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ADEC summary statement on HRT

16 April 2004

Following publicaton of the results of the oestrogen only arm of the WHI study, the ADEC has reviewed and updated its statement on use of HRT to include reference to the newly available information. This statement update should be read in conjunction with previous advice of the ADEC on this matter.

ADEC summary statement on the use of hormone replacement therapy following the cessation of the oestrogen only arm of the WHI study

16 April 2004

The ADEC notes the reported results from the oestrogen only arm of the large United States' WHI study. The US National Institute of Health (NIH) had previously issued a press statement around its concerns over the risk of stroke in oestrogen only users. In the study arm, oestrogen alone appears to increase the risk of stroke by 8/10,000 woman-years, similar to that seen in the combined oestrogen and progestogen arm of the study. No effect was seen on the incidence of coronary heart disease, the primary outcome under study, or in preventing colorectal cancer. Oestrogen alone, similar to combined oestrogen and progestogen, reduced the incidence of hip fractures.

In the oestrogen only arm, no increase in breast cancer risk was observed over almost seven years. Indeed a non-significant decrease was observed, however this does not prove that oestrogen does not cause breast cancer. Analysis of the study result indicates this could be a chance finding. It is also inconsistent with the results from other trials, where oestrogen alone was statistically significantly associated with an increase in breast cancer.

The Committee noted that the risk of heart disease in the oestrogen only arm of the WHI study was not apparently increased or decreased. The Women's Health Initiative Memory Study1 (WHIMS) showed an increased risk of probable dementia and/or mild cognitive impairment. There was a trend to the same outcome in the oestrogen only arm of the WHI Study.

The Steering Committee for the study reports that there was no overall benefit from the use of oestrogen alone and recommended that its use in disease prevention in post-menopausal women could not be justified. The Steering Committee concluded that it supported the US FDA view that oestrogen be used for treatment of menopause at the lowest possible dose for the shortest possible time.

The ADEC agrees that hormone replacement therapy remains an effective short-term treatment option for controlling the symptoms of the menopause. For each woman considering use of HRT, it is necessary that the benefits be weighed against the several risks that have been observed, including that of coronary heart disease within one year and breast cancer after more than one year of therapy. Periodic re-evaluation of whether HRT should be discontinued is recommended at not more than six monthly intervals. Hormone replacement therapy is not recommended for any long-term prevention of any disease, including the prevention of osteoporosis, as the potential harm may outweigh the potential benefits.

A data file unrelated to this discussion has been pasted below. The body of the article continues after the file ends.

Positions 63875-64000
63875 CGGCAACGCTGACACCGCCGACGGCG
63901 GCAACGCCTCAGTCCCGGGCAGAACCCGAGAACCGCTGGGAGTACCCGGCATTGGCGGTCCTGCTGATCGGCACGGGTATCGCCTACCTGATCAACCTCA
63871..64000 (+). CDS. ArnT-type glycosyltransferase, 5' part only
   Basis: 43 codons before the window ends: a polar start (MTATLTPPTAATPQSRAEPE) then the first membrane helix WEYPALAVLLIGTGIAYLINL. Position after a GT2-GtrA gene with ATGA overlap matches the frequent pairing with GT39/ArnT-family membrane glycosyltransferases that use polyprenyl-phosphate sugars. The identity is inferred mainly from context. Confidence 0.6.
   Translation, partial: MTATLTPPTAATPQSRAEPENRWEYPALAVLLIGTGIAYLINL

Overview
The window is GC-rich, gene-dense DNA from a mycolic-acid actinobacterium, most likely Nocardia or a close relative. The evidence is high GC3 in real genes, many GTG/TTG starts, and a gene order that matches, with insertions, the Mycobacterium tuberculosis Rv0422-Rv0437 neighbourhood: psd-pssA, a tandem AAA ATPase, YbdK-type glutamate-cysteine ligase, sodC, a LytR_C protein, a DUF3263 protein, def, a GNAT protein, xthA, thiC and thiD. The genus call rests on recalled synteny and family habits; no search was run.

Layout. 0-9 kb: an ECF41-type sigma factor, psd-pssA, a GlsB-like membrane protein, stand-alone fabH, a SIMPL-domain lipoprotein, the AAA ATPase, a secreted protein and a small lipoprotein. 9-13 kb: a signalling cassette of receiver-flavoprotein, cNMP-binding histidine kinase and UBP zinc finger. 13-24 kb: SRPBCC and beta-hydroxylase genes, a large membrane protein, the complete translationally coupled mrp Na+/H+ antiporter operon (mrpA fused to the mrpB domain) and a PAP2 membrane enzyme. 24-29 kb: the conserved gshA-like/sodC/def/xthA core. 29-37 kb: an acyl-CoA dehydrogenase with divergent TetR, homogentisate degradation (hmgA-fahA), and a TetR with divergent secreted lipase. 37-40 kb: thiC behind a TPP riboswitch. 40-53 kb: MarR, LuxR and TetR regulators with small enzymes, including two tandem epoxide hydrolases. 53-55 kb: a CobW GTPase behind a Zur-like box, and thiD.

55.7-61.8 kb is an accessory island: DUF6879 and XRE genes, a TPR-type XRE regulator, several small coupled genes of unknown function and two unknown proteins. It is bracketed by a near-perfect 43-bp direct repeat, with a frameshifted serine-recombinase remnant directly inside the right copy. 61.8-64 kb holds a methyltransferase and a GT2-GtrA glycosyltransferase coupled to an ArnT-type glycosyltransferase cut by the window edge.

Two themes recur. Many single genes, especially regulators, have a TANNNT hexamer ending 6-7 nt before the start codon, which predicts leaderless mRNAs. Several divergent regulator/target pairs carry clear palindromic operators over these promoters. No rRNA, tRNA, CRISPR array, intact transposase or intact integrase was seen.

There is no TGA-approved indication for HRT in the treatment of osteoporosis and there are no large scale studies on the risk and benefit of HRT in women with established osteoporosis. The Committee is not able to make an evidenced-based recommendation for or against use in women with established osteoporosis.

Nevertheless, it is recognised that some women are currently taking long-term hormone replacement therapy for the treatment of osteoporosis. In this situation the risks now documented must be considered when reviewing an individual's circumstances as well as considering the benefits and risks of other therapies.

For younger women with premature menopause or hypogonadism, the benefits of hormone replacement therapy would be expected to be greater and the risks probably smaller than those reported recently in the WHI study and Million Women Study.

Women taking any form of hormone replacement therapy should discuss their circumstances with their doctors. The decision to continue HRT will depend on the individual's circumstances and should be regularly reviewed by patients with their doctors. HRT should not be used as a "lifestyle" choice or to prevent any disease.

References:

1. Shumaker, S A, Legault, C et al. JAMA 2003 289:2651-2662

Issued: 16th April 2004